ibandronate, Boniva (cont.)
Omudhome Ogbru, PharmD
Omudhome Ogbru, PharmD
Dr. Ogbru received his Doctorate in Pharmacy from the University of the Pacific School of Pharmacy in 1995. He completed a Pharmacy Practice Residency at the University of Arizona/University Medical Center in 1996. He was a Professor of Pharmacy Practice and a Regional Clerkship Coordinator for the University of the Pacific School of Pharmacy from 1996-99.
Medical and Pharmacy Editor:
Ibandronate tablets also should be swallowed whole with six to eight ounces of plain water while in an upright position, in order to be certain that the tablets enter the stomach. If the tablets stick in the esophagus they can irritate the esophagus. For the same reason, patients should not lie down for 60 minutes after taking ibandronate since tablets are more likely to stick in the esophagus when lying down.
Tablets should not be chewed or sucked in order to avoid irritation of the mouth and throat.
The dose of ibandronate administered intravenously is 3 mg administered over 15-30 seconds every three months.
DRUG INTERACTIONS: Calcium supplements, antacids, and other products that contain aluminum, magnesium, or iron may reduce absorption of ibandronate. Ibandronate should be administered at least 60 minutes before administration of any oral medication, including medications containing iron, aluminum, magnesium, or calcium.
Patients should wait at least 60 minutes after taking ibandronate before taking other oral medications. The occurrence of irritation in the stomach and intestines may increase if aspirin and other nonsteroidal anti-inflammatory drugs (for example, Motrin, Aleve) are combined with ibandronate.
PREGNANCY: Bisphosphonates have been shown to cause fetal harm in animals, but there are no data on risk to the fetus in humans. Ibandronate should be used during pregnancy only if the physician feels that its potential benefit justifies the potential risk to the fetus.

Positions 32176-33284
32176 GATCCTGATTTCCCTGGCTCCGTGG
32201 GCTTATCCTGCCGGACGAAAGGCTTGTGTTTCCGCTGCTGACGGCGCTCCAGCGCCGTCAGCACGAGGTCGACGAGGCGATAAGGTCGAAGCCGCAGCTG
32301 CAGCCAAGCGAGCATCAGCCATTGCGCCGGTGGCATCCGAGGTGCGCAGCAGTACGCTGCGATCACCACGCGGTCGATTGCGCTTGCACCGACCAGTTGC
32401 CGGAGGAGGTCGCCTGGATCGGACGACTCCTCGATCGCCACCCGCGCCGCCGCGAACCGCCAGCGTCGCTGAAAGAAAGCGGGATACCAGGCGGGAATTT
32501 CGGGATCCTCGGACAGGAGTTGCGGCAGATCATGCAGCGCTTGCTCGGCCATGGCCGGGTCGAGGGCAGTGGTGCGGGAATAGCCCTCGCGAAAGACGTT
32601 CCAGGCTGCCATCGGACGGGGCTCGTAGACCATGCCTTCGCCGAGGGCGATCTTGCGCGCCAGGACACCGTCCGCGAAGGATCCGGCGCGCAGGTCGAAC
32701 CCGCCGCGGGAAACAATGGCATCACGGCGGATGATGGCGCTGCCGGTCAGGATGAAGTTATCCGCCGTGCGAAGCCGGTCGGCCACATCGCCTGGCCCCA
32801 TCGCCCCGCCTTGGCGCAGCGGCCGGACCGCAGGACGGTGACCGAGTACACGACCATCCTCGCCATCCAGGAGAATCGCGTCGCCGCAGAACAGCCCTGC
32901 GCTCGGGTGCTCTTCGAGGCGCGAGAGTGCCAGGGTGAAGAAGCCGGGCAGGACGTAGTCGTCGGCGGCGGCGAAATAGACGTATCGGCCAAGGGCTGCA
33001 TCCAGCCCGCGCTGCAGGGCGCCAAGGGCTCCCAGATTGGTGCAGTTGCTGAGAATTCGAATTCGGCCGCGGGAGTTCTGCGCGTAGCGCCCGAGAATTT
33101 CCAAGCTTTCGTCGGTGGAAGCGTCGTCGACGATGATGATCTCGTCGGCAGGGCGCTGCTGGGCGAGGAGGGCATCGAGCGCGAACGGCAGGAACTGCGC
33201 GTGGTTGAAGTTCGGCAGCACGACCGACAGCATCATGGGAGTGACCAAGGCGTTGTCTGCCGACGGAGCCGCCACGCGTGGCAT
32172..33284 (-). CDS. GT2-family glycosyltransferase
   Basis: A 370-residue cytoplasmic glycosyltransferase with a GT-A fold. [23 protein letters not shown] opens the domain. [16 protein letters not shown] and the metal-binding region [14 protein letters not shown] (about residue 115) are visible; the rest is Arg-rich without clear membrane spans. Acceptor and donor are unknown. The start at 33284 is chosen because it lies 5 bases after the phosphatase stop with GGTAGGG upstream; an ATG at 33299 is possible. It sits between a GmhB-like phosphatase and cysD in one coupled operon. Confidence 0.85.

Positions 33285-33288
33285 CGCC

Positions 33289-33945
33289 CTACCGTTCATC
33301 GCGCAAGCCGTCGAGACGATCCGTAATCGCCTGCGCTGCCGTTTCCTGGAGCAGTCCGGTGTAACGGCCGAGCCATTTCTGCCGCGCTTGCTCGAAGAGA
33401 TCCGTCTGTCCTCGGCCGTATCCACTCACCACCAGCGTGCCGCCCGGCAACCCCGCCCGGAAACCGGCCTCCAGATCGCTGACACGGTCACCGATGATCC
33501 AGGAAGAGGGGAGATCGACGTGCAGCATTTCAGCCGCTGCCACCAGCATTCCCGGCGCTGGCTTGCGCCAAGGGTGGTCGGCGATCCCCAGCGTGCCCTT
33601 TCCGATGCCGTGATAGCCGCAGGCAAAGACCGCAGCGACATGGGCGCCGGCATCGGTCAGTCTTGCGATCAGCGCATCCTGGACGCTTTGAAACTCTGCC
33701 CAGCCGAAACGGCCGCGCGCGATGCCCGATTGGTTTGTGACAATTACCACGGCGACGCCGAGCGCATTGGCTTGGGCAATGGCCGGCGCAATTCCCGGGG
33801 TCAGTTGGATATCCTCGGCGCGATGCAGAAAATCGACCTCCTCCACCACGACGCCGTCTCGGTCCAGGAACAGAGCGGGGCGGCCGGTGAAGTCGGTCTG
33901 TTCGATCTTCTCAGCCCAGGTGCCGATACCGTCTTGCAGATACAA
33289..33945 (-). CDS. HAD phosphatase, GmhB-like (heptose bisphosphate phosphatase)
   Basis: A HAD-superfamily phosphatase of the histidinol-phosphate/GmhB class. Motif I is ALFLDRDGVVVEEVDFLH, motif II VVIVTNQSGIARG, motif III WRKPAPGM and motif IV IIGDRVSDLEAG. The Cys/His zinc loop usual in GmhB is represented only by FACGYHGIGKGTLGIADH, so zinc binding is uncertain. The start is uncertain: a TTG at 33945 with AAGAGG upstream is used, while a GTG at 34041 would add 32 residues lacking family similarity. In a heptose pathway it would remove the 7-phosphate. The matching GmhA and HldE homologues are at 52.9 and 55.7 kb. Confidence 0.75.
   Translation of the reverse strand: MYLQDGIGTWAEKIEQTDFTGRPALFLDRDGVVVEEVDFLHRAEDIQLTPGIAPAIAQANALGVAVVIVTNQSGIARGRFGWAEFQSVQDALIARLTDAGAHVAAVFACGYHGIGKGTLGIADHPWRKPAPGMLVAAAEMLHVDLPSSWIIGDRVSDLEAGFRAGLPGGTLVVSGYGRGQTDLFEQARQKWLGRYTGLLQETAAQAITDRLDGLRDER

NURSING MOTHERS: Ibandronate is secreted into the breast milk of animals. It is not known whether it is secreted into human breast milk. Since most medications do appear in human breast milk, it is generally recommended that caution be exercised when ibandronate is given to women who are nursing.
SIDE EFFECTS: Some of the more common side effects of ibandronate include headache, back pain, pain in the legs or arms, abdominal pain, nausea, stomach upset, diarrhea, and high blood pressure. Low calcium levels may occur if calcium and vitamin D intake is not adequate. Severe irritation of the esophagus (for example, esophagitis, esophageal ulcers, esophageal erosions) can occur. This occurs more often when patients do not drink enough water with ibandronate, wait less than 60 minutes before lying down after taking ibandronate, or continue to take ibandronate after developing symptoms of esophageal irritation. Ibandronate should not be used by individuals with abnormalities of the esophagus.
Report Problems to the Food and Drug Administration
You are encouraged to report negative side effects of prescription drugs to the FDA. Visit the FDA MedWatch website or call 1-800-FDA-1088.
Need help identifying pills and medications?
Back to Medications Index